Amazon Go may soon be expanding to 6 new locations, report says

amazon go store needs few staff thumb

It’s been exactly a month since Amazon opened its highly anticipated cashier-less convenience stores, Amazon Go. Now, the company is looking to bring the simplicity of literal grab-and-go to more markets across the U.S. According to Recode, the retail giant is hoping to plan up to six more Amazon Go locations by the end of 2018.

It seems most likely that the new storefronts will open in other areas of Amazon’s headquarter city of Seattle, as well as other West Coast hubs like Los Angeles. According to Recode, Amazon has already held a series of “serious talks” with the billionaire developer Rick Caruso about hosting one of the Go’s in The Grove, the famous 600,000-square foot outdoor shopping center in the heart of L.A.

Los Angeles would be a rather natural fit for an Amazon Go, as the company has previously used the Californian metropolis as a testing ground for a number of new initiatives. For example, L.A. was the first city outside of Seattle that saw the Amazon Fresh grocery delivery service and will also soon be home to Amazon’s new shipping service meant to compete directly against UPS and FedEx.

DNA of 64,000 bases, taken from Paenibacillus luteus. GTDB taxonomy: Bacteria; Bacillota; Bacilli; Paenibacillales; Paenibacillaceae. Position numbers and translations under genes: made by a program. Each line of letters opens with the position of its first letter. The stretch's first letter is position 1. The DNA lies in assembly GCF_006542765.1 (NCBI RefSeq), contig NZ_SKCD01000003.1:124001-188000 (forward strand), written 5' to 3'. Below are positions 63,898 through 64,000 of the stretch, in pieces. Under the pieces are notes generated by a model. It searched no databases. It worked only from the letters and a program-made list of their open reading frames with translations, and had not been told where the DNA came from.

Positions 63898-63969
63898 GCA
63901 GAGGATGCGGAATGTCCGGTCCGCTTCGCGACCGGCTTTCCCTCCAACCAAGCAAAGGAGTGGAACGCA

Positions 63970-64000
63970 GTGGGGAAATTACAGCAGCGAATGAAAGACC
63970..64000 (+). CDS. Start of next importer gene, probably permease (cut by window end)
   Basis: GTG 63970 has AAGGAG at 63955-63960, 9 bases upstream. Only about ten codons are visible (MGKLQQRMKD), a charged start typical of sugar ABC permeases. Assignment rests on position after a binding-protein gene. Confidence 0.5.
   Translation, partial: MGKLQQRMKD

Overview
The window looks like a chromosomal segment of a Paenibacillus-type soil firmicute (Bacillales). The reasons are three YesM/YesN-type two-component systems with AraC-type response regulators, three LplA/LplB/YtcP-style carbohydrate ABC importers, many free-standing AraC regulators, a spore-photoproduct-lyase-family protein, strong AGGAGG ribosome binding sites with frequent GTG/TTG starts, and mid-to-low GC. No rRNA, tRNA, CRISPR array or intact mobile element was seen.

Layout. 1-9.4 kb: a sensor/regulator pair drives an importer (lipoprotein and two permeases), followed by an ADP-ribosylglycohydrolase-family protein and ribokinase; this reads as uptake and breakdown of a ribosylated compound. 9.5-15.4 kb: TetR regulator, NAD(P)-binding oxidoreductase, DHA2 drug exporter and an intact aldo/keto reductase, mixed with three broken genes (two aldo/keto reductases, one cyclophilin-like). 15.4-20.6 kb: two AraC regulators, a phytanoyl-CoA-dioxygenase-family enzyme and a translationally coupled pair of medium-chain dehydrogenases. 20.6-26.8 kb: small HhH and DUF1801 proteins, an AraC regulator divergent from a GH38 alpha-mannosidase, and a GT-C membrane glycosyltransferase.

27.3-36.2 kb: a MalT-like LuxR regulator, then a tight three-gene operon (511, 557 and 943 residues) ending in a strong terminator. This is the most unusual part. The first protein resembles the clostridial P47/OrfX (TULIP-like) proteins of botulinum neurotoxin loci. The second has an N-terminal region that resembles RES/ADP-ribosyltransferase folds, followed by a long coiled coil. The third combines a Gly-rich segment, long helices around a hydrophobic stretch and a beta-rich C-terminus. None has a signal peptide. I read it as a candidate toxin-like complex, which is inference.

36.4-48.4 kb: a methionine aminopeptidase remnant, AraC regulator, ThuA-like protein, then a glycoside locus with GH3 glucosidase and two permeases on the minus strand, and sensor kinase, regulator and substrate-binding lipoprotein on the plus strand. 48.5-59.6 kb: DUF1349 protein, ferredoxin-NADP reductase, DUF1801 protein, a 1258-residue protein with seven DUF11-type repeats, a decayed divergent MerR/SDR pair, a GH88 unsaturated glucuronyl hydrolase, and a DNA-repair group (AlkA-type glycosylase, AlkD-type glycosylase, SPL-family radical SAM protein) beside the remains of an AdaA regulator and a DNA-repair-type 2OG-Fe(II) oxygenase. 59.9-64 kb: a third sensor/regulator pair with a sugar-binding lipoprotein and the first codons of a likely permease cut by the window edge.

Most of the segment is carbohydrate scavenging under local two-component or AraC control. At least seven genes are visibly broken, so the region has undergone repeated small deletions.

Of course, no city incubates as many of Amazon’s new ideas as its hometown of Seattle. Recode’s sources say that the company is looking into at least three additional locations for the money-less convenience stores in the Emerald City. That said, Amazon has remained quiet on its plans for the future of Amazon Go.

In any case, with only a month of public testing under its belt, it seems that it will still be a while before Amazon begins expanding this latest retail project. If it proves successful, it could certainly help Amazon establish even more dominance over the grocery industry, which seems to be near the top of its list of priorities these days, what with its recent acquisition of Whole Foods. There are even rumors that Amazon could attempt to integrate the Amazon Go system into existing Whole Foods locations, making the checkout process seamless and perhaps attracting a larger customer base. That, however, would require quite a bit of retrofitting, and may not ultimately come to fruition.

In any case, for the time being, you have to pay a visit to Seattle if you want to know what it’s like to (legally) take something for a store without stopping by a register first.